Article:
Are you a nutritionist?

The simple answer to this question is no. Though nutritionists, dieticians and nutritional therapists all focus on giving nutritional advice there are some significant differences between them.

Dieticians tend to work within the NHS under the direction of a GP with  patients with diagnosed medical conditions. They create dietary plans for patients basing their advice on reference nutrient intakes (RNIs) which are government guidelines on the amount of nutrients required by the majority of the population to avoid deficiencies and  the ‘Balance of Good Health’  model (www.eatwell.gov.uk). They do not take into account biochemical individuality.

Nutritionists like dieticians are registered with the Nutrition Society and base their recommendations on the same principles. However  they tend to work outside of a clinical setting providing information about food and healthy eating to the public for example via the government or food industry.

Nutritional Therapists are independent complementary therapists who take a holistic and individual approach to their client’s health. They recognise the limitations of transferring population guidelines to individuals and instead create carefully tailored diet and lifestyle programmes. They tend to view RNIs as inadequate and instead work with optimum nutrient intakes to achieve optimum health rather than simply avoiding deficiency.  They look beyond symptoms and aim to identify underlying causes of health problems. Recommendations may include guidance on natural detoxification, methods to support digestion and absorption, the avoidance of toxins or allergens and the appropriate use of supplementary nutrients, including phytonutrients.Though independent, they often work alongside conventional medical practitioners especially with patients with chronic health problems which are hard to treat by conventional medicine.

Adapted from:

British Association for Applied Nutrition and Nutritional Therapy (BANT), (2011). Briefing notes. Available at www.bant.org.uk Accessed 15/09/2011.

How will I benefit from seeing a nutritional therapist?

Nutrition is fundamentally linked with health. Research is increasingly recognising that foods have nutritive value beyond that related to the energy they provide (i.e. calories) or macronutrient (protein, fat, carbohydrate) quantity and quality. Food is packed full of complex, biologically active molecules and hence its impact on health should be of no surprise. This includes the ability of good nutrition to heal; as Hippocrates, the father of modern medicine himself said “let food be your medicine and your medicine be your food”.  What is difficult is the teasing apart all of the complex elements in food and working out their impact on the body.  This is where a qualified nutritional therapist’s expertise can help by working with you to achieve the best food selection for your personal needs.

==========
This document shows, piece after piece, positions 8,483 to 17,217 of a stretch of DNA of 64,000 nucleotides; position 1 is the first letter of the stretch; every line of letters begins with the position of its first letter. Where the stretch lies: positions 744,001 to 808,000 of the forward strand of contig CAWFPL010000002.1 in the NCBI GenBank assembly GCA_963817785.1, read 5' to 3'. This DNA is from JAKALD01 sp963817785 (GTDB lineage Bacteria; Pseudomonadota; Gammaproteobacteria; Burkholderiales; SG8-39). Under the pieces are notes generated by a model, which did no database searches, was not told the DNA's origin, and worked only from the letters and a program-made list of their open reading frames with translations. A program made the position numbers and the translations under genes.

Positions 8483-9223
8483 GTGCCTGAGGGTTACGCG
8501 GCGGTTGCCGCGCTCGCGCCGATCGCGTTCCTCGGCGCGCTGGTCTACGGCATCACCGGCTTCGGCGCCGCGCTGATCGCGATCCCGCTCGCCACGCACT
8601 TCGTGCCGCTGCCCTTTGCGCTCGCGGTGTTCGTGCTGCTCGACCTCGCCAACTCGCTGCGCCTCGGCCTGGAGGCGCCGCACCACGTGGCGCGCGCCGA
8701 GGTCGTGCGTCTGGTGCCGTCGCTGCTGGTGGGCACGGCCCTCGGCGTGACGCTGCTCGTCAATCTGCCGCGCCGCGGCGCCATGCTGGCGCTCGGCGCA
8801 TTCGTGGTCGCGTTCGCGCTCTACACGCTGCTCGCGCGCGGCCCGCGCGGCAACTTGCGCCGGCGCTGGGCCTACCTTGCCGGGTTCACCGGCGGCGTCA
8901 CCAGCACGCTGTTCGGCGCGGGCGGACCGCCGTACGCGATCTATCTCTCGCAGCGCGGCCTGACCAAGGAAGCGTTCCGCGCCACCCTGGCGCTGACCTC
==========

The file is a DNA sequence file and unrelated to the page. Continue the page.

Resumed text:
Importantly nutritional therapy is an individual-centred approach to healthcare. It employs careful assessment and tailored intervention to assist an individual to optimise his or her physiological, emotional, cognitive and physiological function by creating equilibrium or homeostasis in the body. Nutrition and lifestyle approaches to healthcare have been repeatedly shown to support all the major systems of the body, i.e., skeletal, muscular, nervous, respiratory, cardiovascular, digestive, excretory, endocrine, immune, reproductive and integumentary (skin, hair and nails). Addressing root causes of health problems, rather than just symptoms, also increases the potential for improved health and quality of life as well helping to reduce the risk of many serious conditions.

 


What can I expect from a nutritional therapy consultation?

An initial consultation lasts approximately 75 minutes and is broken into 3 sections. The first section will be a discussion about the comprehensive health questionnaire and food diary you will have completed prior to your appointment. I will have analysed these questionnaires in advance looking for the root causes of your health issues and I may need to ask you further questions face to face to gain a deeper understanding of what is going on – your nutritional intake, dietary habits and health status and history. This maybe complemented by taking measurements (e.g waist circumference or blood pressure) or using diagnostic procedures such as tongue or nail analysis or mineral testing.

In the second section, your individual strategy for health will be created which links your health needs to nutritional imbalances.